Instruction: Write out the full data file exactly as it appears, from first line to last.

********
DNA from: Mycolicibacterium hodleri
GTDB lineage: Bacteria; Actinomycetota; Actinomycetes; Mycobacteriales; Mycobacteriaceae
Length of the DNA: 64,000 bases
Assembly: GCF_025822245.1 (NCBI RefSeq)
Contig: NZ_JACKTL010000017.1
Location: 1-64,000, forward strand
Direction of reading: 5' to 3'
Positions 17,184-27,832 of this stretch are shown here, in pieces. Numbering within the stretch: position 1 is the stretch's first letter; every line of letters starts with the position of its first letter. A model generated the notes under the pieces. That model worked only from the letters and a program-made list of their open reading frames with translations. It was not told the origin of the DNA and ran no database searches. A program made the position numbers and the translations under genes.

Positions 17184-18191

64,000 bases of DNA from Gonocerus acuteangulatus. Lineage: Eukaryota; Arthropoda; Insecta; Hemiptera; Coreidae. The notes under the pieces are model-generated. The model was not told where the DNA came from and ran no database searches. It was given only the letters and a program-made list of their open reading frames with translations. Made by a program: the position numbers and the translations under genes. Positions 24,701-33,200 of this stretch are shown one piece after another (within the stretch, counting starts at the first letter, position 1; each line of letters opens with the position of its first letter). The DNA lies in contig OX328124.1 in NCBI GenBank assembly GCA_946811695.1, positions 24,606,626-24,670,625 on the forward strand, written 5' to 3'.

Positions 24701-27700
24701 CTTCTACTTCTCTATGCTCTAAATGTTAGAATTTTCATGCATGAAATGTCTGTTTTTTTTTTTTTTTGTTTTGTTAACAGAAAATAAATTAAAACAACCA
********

DNA from: Mycolicibacterium hodleri
GTDB lineage: Bacteria; Actinomycetota; Actinomycetes; Mycobacteriales; Mycobacteriaceae
Length of the DNA: 64,000 bases
Assembly: GCF_025822245.1 (NCBI RefSeq)
Contig: NZ_JACKTL010000017.1
Location: 1-64,000, forward strand
Direction of reading: 5' to 3'
Positions 17,184-27,832 of this stretch are shown here, in pieces. Numbering within the stretch: position 1 is the stretch's first letter; every line of letters starts with the position of its first letter. A model generated the notes under the pieces. That model worked only from the letters and a program-made list of their open reading frames with translations. It was not told the origin of the DNA and ran no database searches. A program made the position numbers and the translations under genes.

Positions 17184-18191

64,000 bases of DNA from Gonocerus acuteangulatus. Lineage: Eukaryota; Arthropoda; Insecta; Hemiptera; Coreidae. The notes under the pieces are model-generated. The model was not told where the DNA came from and ran no database searches. It was given only the letters and a program-made list of their open reading frames with translations. Made by a program: the position numbers and the translations under genes. Positions 24,701-33,200 of this stretch are shown one piece after another (within the stretch, counting starts at the first letter, position 1; each line of letters opens with the position of its first letter). The DNA lies in contig OX328124.1 in NCBI GenBank assembly GCA_946811695.1, positions 24,606,626-24,670,625 on the forward strand, written 5' to 3'.

Positions 24701-27700
24701 CTTCTACTTCTCTATGCTCTAAATGTTAGAATTTTCATGCATGAAATGTCTGTTTTTTTTTTTTTTTGTTTTGTTAACAGAAAATAAATTAAAACAACCA